Delta cannabis grower partners with Langara project

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A large-scale cannabis greenhouse operation in East Ladner has announced that it has signed an agreement with Langara College to support the Applied Science for the Canadian Cannabis Industry (ASCCI) research project. The agreement will provide opportunities for researchers and students to study cannabis using the latest technology, facilitate innovation and address questions that are important to the industry.

During the course of the five-year research project, which integrates chemistry, biology and bioinformatics, Pure Sunfarms’ experts will work with faculty members and students at Langara on research that will provide new data and insights for published research, and also help advance Pure Sunfarms’ product development strategy.

It’s also to create valuable career-ready research opportunities for Langara students, a news release notes.

Researchers and students at Langara will benefit from close collaboration with Pure Sunfarms’ research and development team through the partnership, working alongside Pure Sunfarms’ scientific team at its on-site laboratory and 65,000-square-foot state-of-the-art processing centre to conduct research contributing to new scientific standards for post-harvest processing, identification of genetic drift and breeding of cultivation varietals, the greenhouse operation states.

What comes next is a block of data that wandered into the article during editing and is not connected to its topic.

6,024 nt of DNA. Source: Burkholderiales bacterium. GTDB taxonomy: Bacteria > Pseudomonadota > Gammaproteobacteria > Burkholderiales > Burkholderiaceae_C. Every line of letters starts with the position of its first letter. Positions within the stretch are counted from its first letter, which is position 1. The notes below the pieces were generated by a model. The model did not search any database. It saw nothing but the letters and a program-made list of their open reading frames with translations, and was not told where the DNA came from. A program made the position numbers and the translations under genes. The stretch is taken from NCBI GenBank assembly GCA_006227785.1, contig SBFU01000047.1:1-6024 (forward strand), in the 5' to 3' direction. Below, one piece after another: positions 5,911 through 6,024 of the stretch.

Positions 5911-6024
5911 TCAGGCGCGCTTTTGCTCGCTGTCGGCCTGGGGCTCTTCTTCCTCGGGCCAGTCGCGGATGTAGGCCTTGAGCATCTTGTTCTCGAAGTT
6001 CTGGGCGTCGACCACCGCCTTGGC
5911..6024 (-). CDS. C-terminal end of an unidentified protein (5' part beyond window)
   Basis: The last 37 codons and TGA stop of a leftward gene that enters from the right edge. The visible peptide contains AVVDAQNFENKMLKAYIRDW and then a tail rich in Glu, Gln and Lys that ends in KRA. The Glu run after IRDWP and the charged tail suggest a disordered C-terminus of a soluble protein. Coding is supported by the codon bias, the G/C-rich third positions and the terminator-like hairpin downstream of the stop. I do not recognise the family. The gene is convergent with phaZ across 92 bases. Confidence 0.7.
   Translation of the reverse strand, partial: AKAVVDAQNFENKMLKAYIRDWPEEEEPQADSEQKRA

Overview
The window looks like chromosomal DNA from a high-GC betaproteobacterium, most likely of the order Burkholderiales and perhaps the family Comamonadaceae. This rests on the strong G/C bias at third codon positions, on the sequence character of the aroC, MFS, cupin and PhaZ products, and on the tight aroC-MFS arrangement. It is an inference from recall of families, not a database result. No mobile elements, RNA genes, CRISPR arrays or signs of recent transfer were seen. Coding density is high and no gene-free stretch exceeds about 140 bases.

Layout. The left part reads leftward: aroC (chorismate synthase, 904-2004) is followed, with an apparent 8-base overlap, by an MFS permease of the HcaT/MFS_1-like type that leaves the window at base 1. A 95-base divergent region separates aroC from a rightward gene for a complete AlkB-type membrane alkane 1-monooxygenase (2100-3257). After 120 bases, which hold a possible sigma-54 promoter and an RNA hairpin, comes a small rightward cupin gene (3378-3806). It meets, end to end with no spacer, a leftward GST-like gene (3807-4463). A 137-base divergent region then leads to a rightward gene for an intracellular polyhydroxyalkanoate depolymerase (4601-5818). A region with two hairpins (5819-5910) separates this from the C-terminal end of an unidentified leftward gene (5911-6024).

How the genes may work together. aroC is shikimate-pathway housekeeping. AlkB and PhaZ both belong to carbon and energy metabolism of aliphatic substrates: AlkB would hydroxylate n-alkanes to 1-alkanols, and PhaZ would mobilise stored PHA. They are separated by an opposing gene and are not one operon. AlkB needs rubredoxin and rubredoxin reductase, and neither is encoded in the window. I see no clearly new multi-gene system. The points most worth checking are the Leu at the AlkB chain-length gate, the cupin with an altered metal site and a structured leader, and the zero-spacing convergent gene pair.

Other industry partners include Ascension Sciences Inc. and Nextleaf.

Together with Pure Sunfarms they are providing additional financial support of $400,000, bringing the project’s funding total to $3.7 million, according to Langara.

A wholly-owned subsidiary of Village Farms International, Pure Sunfarms already has 1.1 million square feet in its greenhouse operation, having the capacity to produce 75,000 kilograms of dried flower annually for the Canadian recreational market.

Pure Sunfarms has also been planning to convert a second 1.1 million square foot adjacent greenhouse for production, which is expected to double the annual output capacity to 150,000 kilograms.

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